February 16, 2021 3.17 pm This story is over 33 months old

Lincolnshire egg farm decision de-laid by objectors

Animal campaigners rallied against plans

A decision over a chicken farmer’s plans for an egg farm in Laughterton has been delayed following a backlash from objectors.

Andrew Arden has applied to West Lindsey District Council to build a free range poultry unit for around 32,000 hens on land at Naylors Hills off Newark Road.

However, more than 40 objections have been received to the plans and a PETA petition to stop them has been signed more than 13,000 times.

Documents before the council said Mr Arden’s application will allow his business to diversify “in order to address strong market demand for premium quality free range woodland eggs.”

“This will allow the business to remain economically viable and competitive,” they said.

“The development will also offer the collateral benefit of creating new jobs, thereby strengthening the local rural economy.”

It said the proposal would not have an effect on air quality or highways.

However, objectors say the proposals will cause smells and increase traffic, noise and pollution. They say it will ruin the character of the area.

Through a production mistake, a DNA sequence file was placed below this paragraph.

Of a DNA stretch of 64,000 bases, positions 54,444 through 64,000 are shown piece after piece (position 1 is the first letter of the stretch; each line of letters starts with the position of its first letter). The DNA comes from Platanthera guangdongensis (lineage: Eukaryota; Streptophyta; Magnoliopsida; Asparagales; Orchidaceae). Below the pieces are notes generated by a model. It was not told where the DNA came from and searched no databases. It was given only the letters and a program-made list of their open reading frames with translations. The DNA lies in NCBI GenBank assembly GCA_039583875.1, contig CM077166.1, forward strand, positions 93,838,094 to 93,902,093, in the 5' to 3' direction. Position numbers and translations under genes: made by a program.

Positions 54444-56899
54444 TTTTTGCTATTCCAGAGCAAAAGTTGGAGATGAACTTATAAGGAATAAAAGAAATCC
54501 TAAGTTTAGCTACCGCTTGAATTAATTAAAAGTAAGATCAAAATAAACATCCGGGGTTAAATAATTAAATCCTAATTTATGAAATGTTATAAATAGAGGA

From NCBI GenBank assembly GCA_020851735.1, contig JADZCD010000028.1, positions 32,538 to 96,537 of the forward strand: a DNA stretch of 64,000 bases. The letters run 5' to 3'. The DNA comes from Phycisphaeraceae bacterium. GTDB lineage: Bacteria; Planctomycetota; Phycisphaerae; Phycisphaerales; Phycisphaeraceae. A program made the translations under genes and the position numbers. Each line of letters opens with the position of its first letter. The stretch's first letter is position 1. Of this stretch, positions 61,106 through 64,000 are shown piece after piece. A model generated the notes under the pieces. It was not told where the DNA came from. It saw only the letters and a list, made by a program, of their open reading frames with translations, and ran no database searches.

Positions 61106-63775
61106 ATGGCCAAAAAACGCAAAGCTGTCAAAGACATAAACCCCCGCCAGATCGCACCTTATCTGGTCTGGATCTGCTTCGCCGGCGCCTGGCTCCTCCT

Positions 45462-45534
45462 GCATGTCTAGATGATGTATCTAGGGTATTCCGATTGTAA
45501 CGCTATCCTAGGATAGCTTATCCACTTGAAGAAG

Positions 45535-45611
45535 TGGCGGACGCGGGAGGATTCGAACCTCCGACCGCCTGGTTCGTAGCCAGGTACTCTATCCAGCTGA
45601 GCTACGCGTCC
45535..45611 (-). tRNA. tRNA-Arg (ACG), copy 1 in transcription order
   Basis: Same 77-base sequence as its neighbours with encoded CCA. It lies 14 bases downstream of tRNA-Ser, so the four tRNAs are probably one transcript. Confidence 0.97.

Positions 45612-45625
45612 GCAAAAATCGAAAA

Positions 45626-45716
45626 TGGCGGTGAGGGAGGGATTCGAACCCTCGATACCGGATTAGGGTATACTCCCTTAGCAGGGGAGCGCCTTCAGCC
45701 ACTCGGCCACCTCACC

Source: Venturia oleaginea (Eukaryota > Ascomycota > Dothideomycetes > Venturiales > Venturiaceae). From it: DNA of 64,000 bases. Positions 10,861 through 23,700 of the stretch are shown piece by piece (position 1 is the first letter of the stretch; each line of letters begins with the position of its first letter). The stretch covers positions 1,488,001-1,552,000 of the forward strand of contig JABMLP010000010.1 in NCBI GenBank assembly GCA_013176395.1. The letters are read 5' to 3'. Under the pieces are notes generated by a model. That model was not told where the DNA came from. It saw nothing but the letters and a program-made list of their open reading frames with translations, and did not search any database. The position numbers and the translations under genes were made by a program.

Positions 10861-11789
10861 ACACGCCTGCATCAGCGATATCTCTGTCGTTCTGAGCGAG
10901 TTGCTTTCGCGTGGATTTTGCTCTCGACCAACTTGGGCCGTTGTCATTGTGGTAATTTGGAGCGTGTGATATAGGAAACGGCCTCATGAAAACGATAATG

Geoffrey Cleworth said: “I am shocked that an application to house so many chickens close to a pleasant residential village has been submitted.

“In addition to the smells that this will generate, there will be much greater commercial vehicle traffic through the village on a road which already has significant usage from HGVs going to and from the Humber ports.”

The poultry unit would be built on land off Newark Road if given the go ahead. | Photo: Google Streetview

The PETA petition is based on animal welfare concerns. It said: “Amid the COVID-19 pandemic, the last thing the UK needs is another animal farm

“The proposed facility would likely be a breeding ground for bird flu and could pose an immense risk to public health.

“If plans for this farm go ahead, they’ll be forced to spend their unnaturally short lives crammed into a barren shed, made to lay eggs in appalling conditions, day after day, as the intense strain on their bodies likely causes them to suffer from osteoporosis and sustain broken bones.”

The council has, however, received at least 15 letters of support for Mr Arden.

Don Fursden, from Newark, said: “We live adjacent to one of the Arden sites, this was the first site they built and we have to commend them as a business, the site looks well in the local area, birds look healthy and are indeed free range. It is well maintained with grassland and trees planted on the range area.”

Mark Johnson said: “Having been to Mr Ardens sites in the past, he takes a lot of pride in keeping them tidy and well maintained.

“We need to support British farming and recognise more job opportunities that this will create, even more so now because of the current climate.”

The application is set to go before planning committee on March 31.